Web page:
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Perspectives on Migraine Trigger Site Deactivation Surgery

This is a carefully written editorial that summarizes some of the key points from an online ahead of print article in Headache. Clearly, Dr. Guyuron’s studies have not been properly designed and have significant flaws. This is an important editorial for all to read.

Alan M. Rapoport, MD,
Clinical Professor of Neurology, David Geffen School of Medicine at UCLA; President, International Headache Society; Founder and Director-Emeritus, New England Center for Headache; and Editor-in-Chief, Neurology Reviews.


 

References

Based on an article that appeared in the October 2013 issue of Neurology Reviews, which covered the debate at the International Headache Congress in Boston in June 2013 between plastic surgeon Bahman Guyuron, MD, and neurologist Hans Christoph Diener, MD, PhD, regarding migraine trigger site deactivation surgery (MTSDS), I was asked to write an editorial on the subject. I have attended lectures given by Dr. Guyron and am very familiar with his work. I have also taken care of patients who have considered this procedure, as well as those who have proceeded with surgery against my recommendation.

MTSDS is a term that encompasses four procedures with poor supporting evidence for migraine prevention. The studies that have been performed to date contain many methodologic flaws that invalidate some of the conclusions drawn in the surgical literature. Some of these flaws include unclear patient selection, unmatched groups, and omission of headache medications used during the study period. Some studies inappropriately use the term “control group” even though there was no sham surgery performed. Some subjects received multiple procedures simultaneously, so single procedure efficacy cannot be determined.

The invalid end points of treatment success were a 50% reduction in any ONE of the following: migraine frequency, intensity, duration, or the migraine headache index (frequency × intensity × duration). The term migraine frequency is vague and may not account for multiday headaches, nonmigraine headaches, and postsurgical pain that may not be considered headache. Headache days per month is a more precise measure of frequency and has been the most consistently used unit of measurement in headache studies, including the pivotal PREEMT-2 trial, which demonstrated the efficacy of onabotulinumtoxinA (botox) for the treatment of chronic migraine. Intensity and duration are both variables that can be modified by introducing an effective abortive agent or even having the patient sleep to terminate an individual headache. The migraine headache index is a mathematical way to skew insignificant data into artificial significance.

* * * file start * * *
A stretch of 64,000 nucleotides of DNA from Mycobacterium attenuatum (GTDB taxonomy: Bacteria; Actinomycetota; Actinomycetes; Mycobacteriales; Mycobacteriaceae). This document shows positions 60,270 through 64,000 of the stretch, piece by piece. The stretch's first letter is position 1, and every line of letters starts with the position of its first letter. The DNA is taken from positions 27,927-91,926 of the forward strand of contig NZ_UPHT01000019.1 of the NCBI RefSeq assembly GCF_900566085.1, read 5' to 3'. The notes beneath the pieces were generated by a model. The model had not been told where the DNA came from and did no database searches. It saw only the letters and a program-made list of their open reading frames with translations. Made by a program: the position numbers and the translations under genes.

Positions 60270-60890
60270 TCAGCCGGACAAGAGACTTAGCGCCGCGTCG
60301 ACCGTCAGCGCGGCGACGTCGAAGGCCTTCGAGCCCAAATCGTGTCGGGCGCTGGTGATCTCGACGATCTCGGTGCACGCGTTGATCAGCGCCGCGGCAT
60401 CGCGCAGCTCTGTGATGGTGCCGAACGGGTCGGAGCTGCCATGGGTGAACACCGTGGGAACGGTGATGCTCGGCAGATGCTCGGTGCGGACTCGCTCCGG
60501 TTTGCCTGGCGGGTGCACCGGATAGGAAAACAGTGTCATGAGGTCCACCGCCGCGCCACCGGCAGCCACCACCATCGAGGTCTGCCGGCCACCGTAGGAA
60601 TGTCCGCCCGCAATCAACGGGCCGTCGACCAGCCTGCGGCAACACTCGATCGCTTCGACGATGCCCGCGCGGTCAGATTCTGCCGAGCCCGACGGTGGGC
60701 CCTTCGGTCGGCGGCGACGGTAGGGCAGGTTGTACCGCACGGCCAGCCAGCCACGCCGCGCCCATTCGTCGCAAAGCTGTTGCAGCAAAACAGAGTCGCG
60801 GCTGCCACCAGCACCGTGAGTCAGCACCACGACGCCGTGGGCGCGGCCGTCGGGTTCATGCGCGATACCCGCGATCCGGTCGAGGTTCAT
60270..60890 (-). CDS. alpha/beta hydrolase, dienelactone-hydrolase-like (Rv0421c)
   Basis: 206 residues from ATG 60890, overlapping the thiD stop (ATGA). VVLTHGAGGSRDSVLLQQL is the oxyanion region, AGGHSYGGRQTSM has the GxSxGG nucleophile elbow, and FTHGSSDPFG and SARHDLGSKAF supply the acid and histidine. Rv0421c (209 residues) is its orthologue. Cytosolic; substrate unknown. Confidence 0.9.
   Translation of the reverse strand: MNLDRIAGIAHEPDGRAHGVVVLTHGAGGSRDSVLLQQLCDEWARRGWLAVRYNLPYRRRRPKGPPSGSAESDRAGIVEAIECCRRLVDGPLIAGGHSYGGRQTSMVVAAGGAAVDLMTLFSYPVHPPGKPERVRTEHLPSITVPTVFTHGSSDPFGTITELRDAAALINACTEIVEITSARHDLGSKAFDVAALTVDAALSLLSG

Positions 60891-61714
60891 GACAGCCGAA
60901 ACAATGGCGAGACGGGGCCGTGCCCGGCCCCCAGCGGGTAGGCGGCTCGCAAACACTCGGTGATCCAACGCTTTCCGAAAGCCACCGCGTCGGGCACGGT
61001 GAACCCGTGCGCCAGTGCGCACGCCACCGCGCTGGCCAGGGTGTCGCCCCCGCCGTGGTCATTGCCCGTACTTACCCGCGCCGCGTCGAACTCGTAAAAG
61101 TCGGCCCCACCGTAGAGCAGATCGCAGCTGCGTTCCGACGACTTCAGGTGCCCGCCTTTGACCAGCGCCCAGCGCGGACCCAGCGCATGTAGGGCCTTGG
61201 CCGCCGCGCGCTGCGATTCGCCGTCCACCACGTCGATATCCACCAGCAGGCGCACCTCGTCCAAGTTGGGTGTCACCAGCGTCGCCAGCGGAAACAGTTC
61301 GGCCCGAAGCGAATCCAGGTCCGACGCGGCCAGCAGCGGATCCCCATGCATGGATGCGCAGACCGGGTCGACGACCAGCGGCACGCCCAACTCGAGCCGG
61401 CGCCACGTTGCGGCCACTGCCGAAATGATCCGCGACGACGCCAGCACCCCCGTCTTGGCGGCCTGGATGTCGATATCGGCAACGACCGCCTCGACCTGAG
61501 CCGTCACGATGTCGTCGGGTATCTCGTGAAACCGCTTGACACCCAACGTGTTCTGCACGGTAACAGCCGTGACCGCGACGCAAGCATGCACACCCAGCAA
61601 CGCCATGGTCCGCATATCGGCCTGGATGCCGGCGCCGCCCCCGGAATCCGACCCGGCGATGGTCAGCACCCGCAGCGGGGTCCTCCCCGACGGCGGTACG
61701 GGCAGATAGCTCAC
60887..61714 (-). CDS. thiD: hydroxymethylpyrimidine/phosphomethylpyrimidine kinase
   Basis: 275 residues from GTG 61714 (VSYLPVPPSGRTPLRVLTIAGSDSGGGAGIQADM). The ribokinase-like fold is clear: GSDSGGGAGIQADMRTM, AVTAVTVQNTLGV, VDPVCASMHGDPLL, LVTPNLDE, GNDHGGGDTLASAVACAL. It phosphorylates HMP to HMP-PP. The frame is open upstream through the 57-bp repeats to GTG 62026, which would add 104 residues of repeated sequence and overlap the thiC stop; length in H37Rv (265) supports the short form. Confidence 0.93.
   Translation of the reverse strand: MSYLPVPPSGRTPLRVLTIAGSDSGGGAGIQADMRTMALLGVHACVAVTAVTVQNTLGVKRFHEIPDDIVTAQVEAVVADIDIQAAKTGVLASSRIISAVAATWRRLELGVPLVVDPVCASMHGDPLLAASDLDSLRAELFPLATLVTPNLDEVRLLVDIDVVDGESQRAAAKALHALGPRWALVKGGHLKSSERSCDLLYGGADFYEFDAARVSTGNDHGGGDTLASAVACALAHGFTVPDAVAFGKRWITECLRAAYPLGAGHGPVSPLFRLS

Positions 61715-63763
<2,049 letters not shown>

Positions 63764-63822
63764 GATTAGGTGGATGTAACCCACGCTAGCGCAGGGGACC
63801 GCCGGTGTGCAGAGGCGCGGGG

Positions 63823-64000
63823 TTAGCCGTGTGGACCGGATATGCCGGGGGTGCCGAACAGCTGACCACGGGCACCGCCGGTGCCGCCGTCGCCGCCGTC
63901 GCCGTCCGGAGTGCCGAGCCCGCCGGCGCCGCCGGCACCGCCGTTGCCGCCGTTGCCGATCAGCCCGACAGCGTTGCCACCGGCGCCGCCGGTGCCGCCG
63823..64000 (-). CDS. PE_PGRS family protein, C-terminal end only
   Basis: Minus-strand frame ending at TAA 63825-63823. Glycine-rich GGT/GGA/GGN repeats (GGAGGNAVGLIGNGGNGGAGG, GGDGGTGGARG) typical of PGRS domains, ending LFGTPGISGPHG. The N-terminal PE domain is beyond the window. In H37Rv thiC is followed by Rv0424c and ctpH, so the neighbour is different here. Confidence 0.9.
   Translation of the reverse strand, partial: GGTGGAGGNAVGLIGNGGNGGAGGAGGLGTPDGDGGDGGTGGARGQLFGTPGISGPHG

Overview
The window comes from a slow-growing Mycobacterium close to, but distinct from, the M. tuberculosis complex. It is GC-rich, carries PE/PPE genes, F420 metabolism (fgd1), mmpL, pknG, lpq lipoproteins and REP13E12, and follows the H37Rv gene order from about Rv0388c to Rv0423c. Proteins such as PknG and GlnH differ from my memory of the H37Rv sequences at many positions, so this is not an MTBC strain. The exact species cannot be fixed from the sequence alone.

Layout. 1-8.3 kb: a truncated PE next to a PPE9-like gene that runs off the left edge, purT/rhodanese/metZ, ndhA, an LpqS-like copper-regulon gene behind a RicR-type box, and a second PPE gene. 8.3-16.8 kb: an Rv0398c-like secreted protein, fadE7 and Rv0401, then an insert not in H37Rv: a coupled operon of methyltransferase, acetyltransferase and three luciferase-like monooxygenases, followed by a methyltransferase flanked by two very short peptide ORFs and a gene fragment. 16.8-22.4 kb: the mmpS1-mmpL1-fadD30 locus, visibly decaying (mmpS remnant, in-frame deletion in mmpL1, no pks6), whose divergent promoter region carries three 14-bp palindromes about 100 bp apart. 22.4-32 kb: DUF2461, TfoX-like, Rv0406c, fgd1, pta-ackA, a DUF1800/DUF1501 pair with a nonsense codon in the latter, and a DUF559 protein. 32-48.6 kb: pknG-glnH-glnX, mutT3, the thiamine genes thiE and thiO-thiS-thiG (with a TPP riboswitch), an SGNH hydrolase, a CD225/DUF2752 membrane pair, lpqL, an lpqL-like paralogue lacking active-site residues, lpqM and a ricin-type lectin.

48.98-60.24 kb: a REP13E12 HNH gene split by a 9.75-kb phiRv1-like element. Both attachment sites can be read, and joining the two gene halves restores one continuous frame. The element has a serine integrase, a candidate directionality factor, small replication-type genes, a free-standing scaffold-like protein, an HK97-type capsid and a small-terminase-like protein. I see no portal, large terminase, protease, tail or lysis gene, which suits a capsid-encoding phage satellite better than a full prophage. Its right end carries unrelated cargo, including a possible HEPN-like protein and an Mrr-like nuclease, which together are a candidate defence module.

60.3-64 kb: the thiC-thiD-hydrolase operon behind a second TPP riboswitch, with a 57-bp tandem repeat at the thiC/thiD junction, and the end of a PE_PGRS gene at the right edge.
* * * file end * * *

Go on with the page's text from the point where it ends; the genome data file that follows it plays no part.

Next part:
In some studies, patients experienced “significant improvement” of their headaches but proceeded with additional surgery during follow-up periods. These patients were excluded from the final data analysis for unclear reasons. If one group with a suboptimal outcome was excluded, it would not be surprising if other patients with suboptimal outcomes were also excluded from the final analysis.

It is possible that some of the patients with positive outcomes had other primary headache disorders in addition to migraine that improved with MTSDS. For example, patients who responded to the intranasal trigger site procedure may have had contact point headache. Patients who responded to the frontal trigger site procedure may have had supraorbital neuralgia. Patients who responded to the occipital trigger site procedure may have had occipital neuralgia.

In addition to unclear efficacy, these procedures can be expensive, with an out of pocket cost as high as $15,000 per procedure. MTSDS can also have complications, which are likely downplayed in the surgical literature, including worsening pain, permanent numbness, and permanent itching. A case series will be published in the near future that details the extent of complications that can occur as a result of MTSDS.

The majority of patients in two of the larger studies had episodic migraine (<15 headache days per month), and some of these patients may not have had adequate medical management before being entered into these trials. This practice pattern is probably occurring outside of studies, as surgeries are likely being performed in patients who have not failed optimal medical management, including oral preventative medications, botox injections, and nerve blocks.

One of the longtime paradigms of surgery is to perform elective surgery based on a favorable risk to benefit ratio, and once best medical management has failed. This paradigm has clearly not been followed in clinical practice regarding MTSDS. The American Headache Society does not endorse the treatment of migraine with MTSDS. Any patients who wish to pursue MTSDS should have an evaluation by a headache specialist (one who is headache medicine fellowship trained or board certified in headache medicine) and should be advised of the risks these procedures can have in the absence of any convincing evidence of efficacy.

MTSDS may be useful in a subset of migraine patients, but the supporting data at this time are not convincing. MTSDS should not be recommended until further studies have demonstrated efficacy.

Paul G. Mathew, MD,
Director of Continuing Medical Education, Brigham and Women’s Hospital, Department of Neurology, John R. Graham Headache Center, Harvard Medical School, Boston, and Director of Headache Medicine, Cambridge Health Alliance, Division of Neurology, Harvard Medical School, Cambridge, MA.

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